Measurements Good Enough for Guidance
The second question in the Model for Improvement (link here) asks: How will you know that a change is an improvement?
The usual answer to this question involves one or more measures. A measure requires that you invent or borrow a method, the steps someone or some system needs to carry out to generate a number or a rank or a choice like “Yes” or “No.” The method translates a concept like “cost of care” or “pain” or “waiting time” into use through a specific operation.
(To say a change is an improvement requires a bit more structure—not only one or more measurements but also criteria for judgment that there is improvement and a decision whether the observations do or do not meet the criteria. For example, we might use a control chart of measurements and look for a shift in the measurements after the change, compared to the values before the change. In other words, we need an operational definition of improvement. See W.E. Deming (1986), Out of the Crisis, MIT Center for Advanced Engineering Studies, Cambridge MA, Chapter 9: Operational Definitions, Conformance, Performance.)
Sometimes quick and dirty measures are good enough to provoke insights and add structure to your work.
I spoke with some colleagues in a government agency last week about a project that aims to improve planning of events—“summits.” The summits are periodic events that bring healthcare providers, payers, and regulators together to focus on better care for patients.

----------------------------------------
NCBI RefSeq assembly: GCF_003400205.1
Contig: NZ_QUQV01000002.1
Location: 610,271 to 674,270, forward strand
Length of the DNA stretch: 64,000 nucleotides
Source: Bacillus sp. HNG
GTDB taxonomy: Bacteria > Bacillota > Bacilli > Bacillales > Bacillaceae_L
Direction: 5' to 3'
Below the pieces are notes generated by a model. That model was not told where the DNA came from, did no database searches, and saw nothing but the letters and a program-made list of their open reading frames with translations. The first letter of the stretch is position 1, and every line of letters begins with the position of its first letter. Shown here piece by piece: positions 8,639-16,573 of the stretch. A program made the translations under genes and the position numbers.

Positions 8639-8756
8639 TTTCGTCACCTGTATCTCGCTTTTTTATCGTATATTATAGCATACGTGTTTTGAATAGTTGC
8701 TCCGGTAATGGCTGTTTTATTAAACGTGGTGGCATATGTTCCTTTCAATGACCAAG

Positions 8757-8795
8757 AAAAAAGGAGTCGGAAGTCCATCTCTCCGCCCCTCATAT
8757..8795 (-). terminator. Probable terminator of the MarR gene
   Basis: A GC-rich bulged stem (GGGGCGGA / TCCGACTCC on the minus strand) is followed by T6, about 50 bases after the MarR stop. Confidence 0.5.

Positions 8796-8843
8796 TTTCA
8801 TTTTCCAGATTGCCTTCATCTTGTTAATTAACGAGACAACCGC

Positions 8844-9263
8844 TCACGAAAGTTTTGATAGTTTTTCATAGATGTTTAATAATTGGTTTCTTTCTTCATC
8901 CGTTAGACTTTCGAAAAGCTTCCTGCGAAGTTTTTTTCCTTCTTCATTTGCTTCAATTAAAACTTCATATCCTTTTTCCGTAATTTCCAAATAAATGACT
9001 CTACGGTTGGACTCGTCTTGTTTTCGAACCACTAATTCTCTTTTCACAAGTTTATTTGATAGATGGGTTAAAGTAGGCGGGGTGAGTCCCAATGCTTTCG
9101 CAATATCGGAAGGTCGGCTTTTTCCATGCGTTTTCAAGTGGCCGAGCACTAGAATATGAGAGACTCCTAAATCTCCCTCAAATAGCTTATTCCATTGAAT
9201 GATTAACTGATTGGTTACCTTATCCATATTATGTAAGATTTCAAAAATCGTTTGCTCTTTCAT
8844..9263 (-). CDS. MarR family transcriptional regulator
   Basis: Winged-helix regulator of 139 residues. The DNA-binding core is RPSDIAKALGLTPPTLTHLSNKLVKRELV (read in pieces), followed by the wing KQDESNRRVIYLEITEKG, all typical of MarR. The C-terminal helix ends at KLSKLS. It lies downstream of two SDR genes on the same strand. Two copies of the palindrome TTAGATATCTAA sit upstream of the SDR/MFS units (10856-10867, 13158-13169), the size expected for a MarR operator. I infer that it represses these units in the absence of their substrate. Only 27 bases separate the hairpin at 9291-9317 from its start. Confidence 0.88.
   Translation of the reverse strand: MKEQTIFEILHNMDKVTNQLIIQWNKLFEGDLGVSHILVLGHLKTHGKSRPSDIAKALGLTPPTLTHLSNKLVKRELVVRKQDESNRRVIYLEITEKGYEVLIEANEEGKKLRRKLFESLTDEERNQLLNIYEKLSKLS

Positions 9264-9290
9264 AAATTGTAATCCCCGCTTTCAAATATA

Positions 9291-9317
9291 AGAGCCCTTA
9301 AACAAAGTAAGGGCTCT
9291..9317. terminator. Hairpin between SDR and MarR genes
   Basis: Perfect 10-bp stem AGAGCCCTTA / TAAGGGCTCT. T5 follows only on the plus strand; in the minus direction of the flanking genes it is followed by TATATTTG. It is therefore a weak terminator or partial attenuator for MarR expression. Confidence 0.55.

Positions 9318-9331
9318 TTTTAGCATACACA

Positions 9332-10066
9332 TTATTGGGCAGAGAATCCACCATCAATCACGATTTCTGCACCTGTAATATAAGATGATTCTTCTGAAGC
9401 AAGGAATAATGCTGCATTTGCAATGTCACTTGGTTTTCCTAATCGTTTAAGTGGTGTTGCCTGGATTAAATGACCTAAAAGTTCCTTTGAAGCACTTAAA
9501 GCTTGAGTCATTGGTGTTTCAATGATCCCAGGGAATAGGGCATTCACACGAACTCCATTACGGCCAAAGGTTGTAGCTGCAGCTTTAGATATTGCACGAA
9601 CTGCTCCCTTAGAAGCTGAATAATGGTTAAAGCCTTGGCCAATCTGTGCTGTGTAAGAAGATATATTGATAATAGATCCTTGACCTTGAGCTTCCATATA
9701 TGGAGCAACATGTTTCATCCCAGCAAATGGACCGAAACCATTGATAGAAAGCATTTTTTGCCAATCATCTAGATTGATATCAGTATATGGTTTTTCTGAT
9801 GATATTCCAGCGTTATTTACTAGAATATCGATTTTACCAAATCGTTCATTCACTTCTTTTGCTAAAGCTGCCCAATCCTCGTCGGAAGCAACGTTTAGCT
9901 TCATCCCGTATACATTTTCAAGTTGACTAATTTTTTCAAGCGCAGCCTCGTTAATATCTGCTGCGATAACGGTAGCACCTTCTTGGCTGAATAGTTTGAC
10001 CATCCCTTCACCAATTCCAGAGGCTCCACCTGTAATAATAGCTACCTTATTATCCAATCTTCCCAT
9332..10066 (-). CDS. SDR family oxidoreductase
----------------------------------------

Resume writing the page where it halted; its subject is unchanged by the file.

My colleagues have limited time to develop sophisticated measures; they are hard pressed to get their work done while carving out a little bit of time to make event planning better with each cycle.
Here’s the measurement tool they’ve been using to gauge whether their planning is getting better. For the most recent past summit and the summit now being planned, they asked colleagues on the team to assess the planning:
There are multiple criticisms you might raise about this tool—for example, people will avoid an honest appraisal and default to neutral or agree; there are unclear definitions of concepts like “good job” or “Attractive Topic” and so on.
Nonetheless, the tool provides a bit of structure as the planning team reflects on their process and is a start in measuring improvement.
(1) The set of statements is a prompt to review several aspects of planning, a hedge against forgetting to reflect on the team’s work in the press to “get things done.”
(2) A summary of responses provides weight in discussion with peers and managers about ways to make the planning process more effective and efficient.
For example, team members evaluated “enough time to plan the summit” as “Neutral” for both the past summit and the current cycle underway, while the other statements were assessed either as “Agree” or “Strongly Agree.”
Given the usual bias to give answers at the Agree side of the scale, this is an important signal.
Resolution of planning time issues requires help from managers supervising the planning team. The common responses from the team members can open the door to testing ways to relieve time pressure in the next summit planning.